One of the main differences between a relational database and a data warehouse is the format of data presentation and processing. A relational database is built up by a collection of tables, each table having a unique assigned name. Each table consists of a specific set of rows that represents the relationship between the different groups of values in each row. On the other hand, a data warehouse consists of data structures that are populated with data from the OLTP databases. The data structures of a data warehouse are also altered to fit a flatter schema. Basically, the warehouse structures are expressed as star schemas through views of fact and dimension tables. Another significant difference is that a relational database must be normalized to ensure that every table consists of unique sets of data. Normalization in relation databases ensures that there is only a single copy of any bit of information in the database. A data warehouse does not emphasize on normalization and it is possible to store more than one version of a given bit of information on a data warehouse. Data warehouses are also potentially much bigger compared to the relational database. Relational databases are modeled to hold active data while a data warehouse stores the additional information and old historical records of an organization (Elmasri, 2010).
The primary difference between database requirements for operational data and decision support data is the time span required. Operational data is required for the day to day operation of a business and it requires a short time frame. In contrast, decision support data requires a longer time frame since it is used to make complex decisions about the future of the business. Also, decision support data should be presented covering all the different levels of aggression and dimensions. In contrast, operational data should focus on representing individual transaction as they happen in real time.
Managers in large organizations such government’s institutions are in need of rapid access to information in order to make decisions concerning the institution. For example, the department that supplies water in the city requires collects vast amounts of financial records, customer records, input records and human resource records. A database system simplifies the ease through which managers in such an institution can identify possible improvements that will facilitate efficient water supply throughout the city. The database system could also prove to be useful in the health sector. Data can be brought together from different regions by the aid of the database systems and queries ran to help identify common diseases affecting locals. The ministry of health can then design countermeasures to prevent the spread of the disease. Databases also facilitate decision making in projects that involve groups. All the individuals in the group get access to the information even if they are working in different geographical location (Kimball, 2011).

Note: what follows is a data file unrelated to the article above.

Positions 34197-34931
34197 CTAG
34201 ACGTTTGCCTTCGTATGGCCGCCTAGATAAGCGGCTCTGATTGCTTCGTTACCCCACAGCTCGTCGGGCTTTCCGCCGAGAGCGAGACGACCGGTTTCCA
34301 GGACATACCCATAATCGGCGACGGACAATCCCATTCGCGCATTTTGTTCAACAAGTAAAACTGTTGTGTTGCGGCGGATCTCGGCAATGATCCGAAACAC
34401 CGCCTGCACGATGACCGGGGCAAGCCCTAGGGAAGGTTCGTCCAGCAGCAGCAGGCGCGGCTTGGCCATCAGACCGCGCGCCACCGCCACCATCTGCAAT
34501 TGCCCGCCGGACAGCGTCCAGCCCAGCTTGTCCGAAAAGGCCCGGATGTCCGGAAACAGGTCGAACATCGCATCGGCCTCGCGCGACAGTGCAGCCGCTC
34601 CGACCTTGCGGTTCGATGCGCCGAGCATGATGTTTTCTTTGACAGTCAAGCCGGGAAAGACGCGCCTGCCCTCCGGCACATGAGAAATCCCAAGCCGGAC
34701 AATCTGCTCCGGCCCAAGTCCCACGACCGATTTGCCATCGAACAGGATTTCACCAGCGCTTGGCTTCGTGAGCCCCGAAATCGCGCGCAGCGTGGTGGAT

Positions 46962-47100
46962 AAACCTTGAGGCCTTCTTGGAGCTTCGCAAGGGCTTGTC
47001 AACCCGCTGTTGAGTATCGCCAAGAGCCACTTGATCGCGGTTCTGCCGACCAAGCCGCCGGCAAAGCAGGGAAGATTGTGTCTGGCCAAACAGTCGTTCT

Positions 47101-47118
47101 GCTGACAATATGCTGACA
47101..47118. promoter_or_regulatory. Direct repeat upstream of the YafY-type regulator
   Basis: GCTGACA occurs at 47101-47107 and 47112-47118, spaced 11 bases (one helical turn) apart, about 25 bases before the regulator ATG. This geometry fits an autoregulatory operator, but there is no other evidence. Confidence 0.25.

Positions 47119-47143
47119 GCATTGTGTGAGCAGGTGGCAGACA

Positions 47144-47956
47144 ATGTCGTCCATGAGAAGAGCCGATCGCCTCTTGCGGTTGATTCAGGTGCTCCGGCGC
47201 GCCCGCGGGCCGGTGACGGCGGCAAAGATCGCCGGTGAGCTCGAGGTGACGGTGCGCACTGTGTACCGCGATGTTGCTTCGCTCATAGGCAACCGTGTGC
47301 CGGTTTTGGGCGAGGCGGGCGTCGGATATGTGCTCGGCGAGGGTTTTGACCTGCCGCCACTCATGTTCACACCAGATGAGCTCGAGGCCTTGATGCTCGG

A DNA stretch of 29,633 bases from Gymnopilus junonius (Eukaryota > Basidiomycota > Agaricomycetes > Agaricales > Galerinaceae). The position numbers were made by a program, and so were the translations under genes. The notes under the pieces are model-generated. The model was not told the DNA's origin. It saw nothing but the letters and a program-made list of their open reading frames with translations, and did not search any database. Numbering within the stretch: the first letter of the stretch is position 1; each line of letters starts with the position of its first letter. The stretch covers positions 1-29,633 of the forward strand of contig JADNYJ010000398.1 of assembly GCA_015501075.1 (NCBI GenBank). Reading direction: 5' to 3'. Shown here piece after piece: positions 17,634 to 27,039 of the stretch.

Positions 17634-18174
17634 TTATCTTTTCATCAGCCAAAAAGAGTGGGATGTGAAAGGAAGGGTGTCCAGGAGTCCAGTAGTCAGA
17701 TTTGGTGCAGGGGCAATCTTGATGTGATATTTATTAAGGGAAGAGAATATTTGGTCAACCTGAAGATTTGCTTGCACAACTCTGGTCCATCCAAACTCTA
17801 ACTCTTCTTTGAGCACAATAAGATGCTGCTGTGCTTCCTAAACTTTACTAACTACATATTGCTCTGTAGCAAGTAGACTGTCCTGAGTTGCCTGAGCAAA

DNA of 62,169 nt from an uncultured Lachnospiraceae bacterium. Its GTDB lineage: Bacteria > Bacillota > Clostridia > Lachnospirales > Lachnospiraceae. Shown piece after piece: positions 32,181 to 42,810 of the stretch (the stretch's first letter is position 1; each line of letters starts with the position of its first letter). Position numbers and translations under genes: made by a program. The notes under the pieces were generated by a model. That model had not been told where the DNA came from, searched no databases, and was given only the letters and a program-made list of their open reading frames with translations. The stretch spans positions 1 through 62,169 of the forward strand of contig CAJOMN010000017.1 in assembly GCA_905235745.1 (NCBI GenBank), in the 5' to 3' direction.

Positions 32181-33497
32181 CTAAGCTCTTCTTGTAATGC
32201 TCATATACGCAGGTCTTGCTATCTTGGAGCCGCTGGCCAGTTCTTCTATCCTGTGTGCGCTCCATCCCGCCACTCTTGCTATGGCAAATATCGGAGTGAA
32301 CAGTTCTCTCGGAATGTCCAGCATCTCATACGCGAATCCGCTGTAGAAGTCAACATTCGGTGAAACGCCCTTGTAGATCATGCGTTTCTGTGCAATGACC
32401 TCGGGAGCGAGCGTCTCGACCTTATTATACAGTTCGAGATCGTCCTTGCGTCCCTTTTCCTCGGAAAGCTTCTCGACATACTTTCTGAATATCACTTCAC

Data warehouses and data mining play a vital role in decision making. Normally, data warehouses are mostly applied in the business world. The large business organization requires computing information from all their branches in order to make decisions. Also, the fact that past business experiences affect future operations of the business demands that historical records must be preserved by the business (Vercellis, 2011). Data warehouses are the most effective for this environment due to the large volumes of data involved. Modern day social media holds vast amounts of data from the millions of users across the globe. Decisions such as upgrading the social media system can only be based on information achieved through data mining. Other institutions that could utilize the services data warehouses and data mining are large government institutions such as the tax and revenue collection departments.
Vercellis, C. (2011). Business intelligence: data mining and optimization for decision making. John Wiley & Sons.
Elmasri, R., & Navathe, S. (2010). Fundamentals of database systems. Addison-Wesley Publishing Company.
Kimball, R., & Ross, M. (2011). The data warehouse toolkit: the complete guide to dimensional modeling. John Wiley & Sons.